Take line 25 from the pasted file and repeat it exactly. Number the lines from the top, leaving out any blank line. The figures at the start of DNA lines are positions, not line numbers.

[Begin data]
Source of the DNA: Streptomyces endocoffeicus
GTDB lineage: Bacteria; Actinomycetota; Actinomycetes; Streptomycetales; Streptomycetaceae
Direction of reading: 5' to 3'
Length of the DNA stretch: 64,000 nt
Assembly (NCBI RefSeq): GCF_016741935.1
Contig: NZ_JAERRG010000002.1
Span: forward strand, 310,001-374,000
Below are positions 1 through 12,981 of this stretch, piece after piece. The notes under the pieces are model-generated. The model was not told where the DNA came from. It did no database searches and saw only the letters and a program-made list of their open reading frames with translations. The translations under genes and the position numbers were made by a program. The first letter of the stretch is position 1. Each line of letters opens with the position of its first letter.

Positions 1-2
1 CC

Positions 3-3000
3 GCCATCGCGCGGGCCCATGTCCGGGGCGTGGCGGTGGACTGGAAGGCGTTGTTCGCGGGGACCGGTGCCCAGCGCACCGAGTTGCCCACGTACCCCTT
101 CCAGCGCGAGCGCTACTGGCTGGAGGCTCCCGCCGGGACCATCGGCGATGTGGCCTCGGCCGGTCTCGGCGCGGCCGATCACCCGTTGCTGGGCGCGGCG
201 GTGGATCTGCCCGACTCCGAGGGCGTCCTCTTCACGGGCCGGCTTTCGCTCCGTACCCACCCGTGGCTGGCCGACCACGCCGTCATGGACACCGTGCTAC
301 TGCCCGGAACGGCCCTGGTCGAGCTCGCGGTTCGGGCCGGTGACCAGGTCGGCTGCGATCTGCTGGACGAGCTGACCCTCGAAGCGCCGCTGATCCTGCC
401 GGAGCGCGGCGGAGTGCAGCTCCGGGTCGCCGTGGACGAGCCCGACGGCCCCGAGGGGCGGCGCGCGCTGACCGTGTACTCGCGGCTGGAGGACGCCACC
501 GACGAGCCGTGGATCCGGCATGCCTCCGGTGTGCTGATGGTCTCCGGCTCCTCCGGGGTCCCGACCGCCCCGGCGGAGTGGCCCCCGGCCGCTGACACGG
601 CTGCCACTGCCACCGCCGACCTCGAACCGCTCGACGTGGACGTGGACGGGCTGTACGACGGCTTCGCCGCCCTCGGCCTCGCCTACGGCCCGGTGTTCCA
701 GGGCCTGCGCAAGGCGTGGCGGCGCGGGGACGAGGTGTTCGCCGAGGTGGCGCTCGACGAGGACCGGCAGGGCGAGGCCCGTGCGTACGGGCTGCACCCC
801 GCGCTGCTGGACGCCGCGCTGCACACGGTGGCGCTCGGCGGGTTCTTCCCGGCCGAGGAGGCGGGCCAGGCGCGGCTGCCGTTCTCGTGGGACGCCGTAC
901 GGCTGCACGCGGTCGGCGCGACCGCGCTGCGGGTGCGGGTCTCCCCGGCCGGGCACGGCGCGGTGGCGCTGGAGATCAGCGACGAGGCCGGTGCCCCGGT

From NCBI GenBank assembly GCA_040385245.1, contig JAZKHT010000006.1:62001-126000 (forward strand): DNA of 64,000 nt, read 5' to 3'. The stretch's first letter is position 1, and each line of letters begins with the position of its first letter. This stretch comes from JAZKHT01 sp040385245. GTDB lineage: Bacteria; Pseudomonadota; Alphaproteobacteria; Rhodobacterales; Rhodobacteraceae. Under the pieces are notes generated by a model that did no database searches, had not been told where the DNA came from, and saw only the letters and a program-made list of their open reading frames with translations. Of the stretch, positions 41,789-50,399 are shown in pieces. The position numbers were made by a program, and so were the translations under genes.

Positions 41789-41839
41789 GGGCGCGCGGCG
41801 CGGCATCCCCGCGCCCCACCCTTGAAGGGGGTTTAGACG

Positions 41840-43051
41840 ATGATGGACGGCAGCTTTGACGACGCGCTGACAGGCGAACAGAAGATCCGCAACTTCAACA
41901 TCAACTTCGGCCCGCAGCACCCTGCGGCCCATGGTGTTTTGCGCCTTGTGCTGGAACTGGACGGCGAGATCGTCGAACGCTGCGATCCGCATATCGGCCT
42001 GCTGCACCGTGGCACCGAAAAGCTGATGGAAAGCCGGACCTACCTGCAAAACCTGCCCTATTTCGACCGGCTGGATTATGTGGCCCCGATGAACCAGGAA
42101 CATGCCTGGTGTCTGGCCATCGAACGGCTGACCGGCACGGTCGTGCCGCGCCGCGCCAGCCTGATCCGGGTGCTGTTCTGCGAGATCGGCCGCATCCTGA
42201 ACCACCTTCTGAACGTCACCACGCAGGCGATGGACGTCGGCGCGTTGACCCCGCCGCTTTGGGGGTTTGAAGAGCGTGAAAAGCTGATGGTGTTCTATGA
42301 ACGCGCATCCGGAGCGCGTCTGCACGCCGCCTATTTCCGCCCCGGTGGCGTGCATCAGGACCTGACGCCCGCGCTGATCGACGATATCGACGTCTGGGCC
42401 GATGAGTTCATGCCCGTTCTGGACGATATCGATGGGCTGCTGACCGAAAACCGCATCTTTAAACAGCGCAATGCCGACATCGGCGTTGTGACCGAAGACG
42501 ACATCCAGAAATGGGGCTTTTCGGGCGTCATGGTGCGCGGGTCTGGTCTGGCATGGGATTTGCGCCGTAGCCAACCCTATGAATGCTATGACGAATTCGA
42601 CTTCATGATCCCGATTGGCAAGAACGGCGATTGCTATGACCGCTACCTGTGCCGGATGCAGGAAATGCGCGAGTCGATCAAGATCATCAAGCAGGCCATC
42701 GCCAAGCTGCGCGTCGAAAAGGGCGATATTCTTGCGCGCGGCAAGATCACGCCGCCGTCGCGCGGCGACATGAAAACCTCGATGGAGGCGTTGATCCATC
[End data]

41801 CGGCATCCCCGCGCCCCACCCTTGAAGGGGGTTTAGACG